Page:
The last 5 years have seen the machine learning industry explode into a variety of tools and services, both managed and open source. This article tells our story of navigating this space. If you’re an engineering manager looking to build up teams, infrastructure and invest in AI enabled products, it is for you.
Let’s start at the beginning though. Every architecture and organizational decision should be founded on a business challenge, so here’s ours: We are kineo.ai and we bridge the gap between industry and AI. That means working with a variety of customers across all verticals, diving into their data and implementing custom machine learning models to their challenges. Clearly, your specific need might be different, but chances are
The first step we took was all about speed. We went all in on AWS SageMaker, implemented AWS Glue as a managed spark solution and glued everything together with AWS CodePipeline. In addition we used Metaflow by Netflix as a tool to describe machine learning workflows in code. This was at the beginning of 2020 and the issues we encountered then — namely a lack of pipeline solution from AWS and easily extendable custom models on top of SageMaker — have largely been addressed. In fact I would go as far to say that in 2021, if you are already committed to one of the big three cloud providers going all in on their respective managed cloud AI service might just be the right thing for you. The feature speed of the big cloud providers is impressive and can pay off quickly.
All in cloud might be the way to go for you, since the investment the big cloud providers are making is significant and can pay off quickly for you
But, then reality hits. We started working with health providers. Government. Automotive. Deutsche Bahn. The truth is that many of these industries are far from going all in on cloud and never might. In particular in the German market there are some real concerns in terms of data regulation and ownership. For this reason many of our customers choose to run their workloads on premise or hybrid cloud environments. Even if you are not worried about data, your concerns might be economic or strategic: how much of a commitment are you willing to make into a single providers ecosystem, while maintaining some degree of independence? So, let’s add two more requirements to our list
At this point everyone that’s left should have more or less the same question on their minds: how can I benefit from the feature speed of the machine learning ecosystem, even sometimes from cloud capabilities without compromising on my requirements? It really isn’t feasible to start all the way from zero, due to the complexity of the workloads. Luckily, there is a middle ground.
In late 2020 we started adopting Kubernetes and Kubeflow in a big way. The two of them solve major issues outlined above: Kubernetes as the de facto standard for running containerized applications allows us to move our workloads flexibly. As a common denominator between clouds, hybrid and on premise environments Kubernetes gives us flexible access to compute power for both CPU and GPU based workloads. So if we manage to make machine learning at home on Kubernetes we are in a great position. Luckily, that is exactly the mission of Kubeflow. Kubeflow is a collection of curated open source services, collected into one integrated, cohesive experience on top of Kubernetes.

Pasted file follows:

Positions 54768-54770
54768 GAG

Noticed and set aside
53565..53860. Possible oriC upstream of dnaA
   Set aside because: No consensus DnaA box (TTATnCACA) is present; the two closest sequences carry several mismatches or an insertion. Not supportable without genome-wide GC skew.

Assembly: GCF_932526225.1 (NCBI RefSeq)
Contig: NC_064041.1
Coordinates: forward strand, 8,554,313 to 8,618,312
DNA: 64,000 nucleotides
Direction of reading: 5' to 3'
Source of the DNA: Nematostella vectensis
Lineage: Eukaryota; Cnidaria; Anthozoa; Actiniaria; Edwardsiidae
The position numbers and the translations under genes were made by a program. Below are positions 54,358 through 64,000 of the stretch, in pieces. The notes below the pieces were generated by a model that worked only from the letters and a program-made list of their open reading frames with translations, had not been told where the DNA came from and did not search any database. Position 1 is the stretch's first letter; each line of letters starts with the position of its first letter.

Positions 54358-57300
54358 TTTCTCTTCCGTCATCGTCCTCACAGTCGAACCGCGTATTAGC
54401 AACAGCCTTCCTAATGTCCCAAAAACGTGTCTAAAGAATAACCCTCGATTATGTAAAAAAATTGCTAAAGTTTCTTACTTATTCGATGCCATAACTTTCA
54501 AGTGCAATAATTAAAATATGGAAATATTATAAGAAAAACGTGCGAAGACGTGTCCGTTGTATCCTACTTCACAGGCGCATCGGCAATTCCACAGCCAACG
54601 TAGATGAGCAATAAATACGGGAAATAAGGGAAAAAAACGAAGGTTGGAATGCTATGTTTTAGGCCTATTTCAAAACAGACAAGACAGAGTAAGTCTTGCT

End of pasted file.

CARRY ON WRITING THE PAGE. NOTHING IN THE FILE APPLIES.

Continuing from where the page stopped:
Kubeflow is supported and contributed to by both Microsoft and Google, in fact you can run Kubeflow natively on Google Cloud. At this time, there is support for running Jupyter Notebooks, building python based, reproducible pipelines for training, hyperparameter search and deploying your models as serverless functions in pretty much any machine learning framework you may already be using today. The project is being developed very actively; in fact just recently support for open source feature store darling Feast has been announced. There are the typical issues with Open Source as well, namely sometimes things don’t integrate perfectly. And not every solution is always perfect and final, but for any of the larger building blocks (training, pipelines, deployment), there is freedom of choice.
Finally Kubeflow has been designed from the ground up to run on all clouds as well as on premise, with specific manifests that make deployment on all of them similar and manageable.
Today we are running multiple machine learning workloads in various environments successfully on production. Kubeflow is the common ground, the shared contract that our data scientist can rely on. No matter where we go, our tooling, our pipelines, our deployment and our training will be the same. Yet, depending on where we are we can leverage cloud capacity. S3 can cover for in-cluster Minio. Managed spark jobs can be run on Glue 2.0 instead of the in-cluster spark operator. Kubernetes itself can run on the native managed Kubernetes services, for example AKS on Azure.
Of course the journey is far from over, in fact just a few weeks ago we started adding support for great expectations — a wonderful open source tool that allows to write assumptions, tests against data. I suspect the next step will be adoption of one of the major feature stores.
Where are you in this journey? Have you gone all in on cloud or do you find yourself somewhere in between, as we have? Let me know in the comments or get in touch directly!
Finally, if this is the kind of environment you’d love to work in and you care as much about people as you care about tech, we are hiring.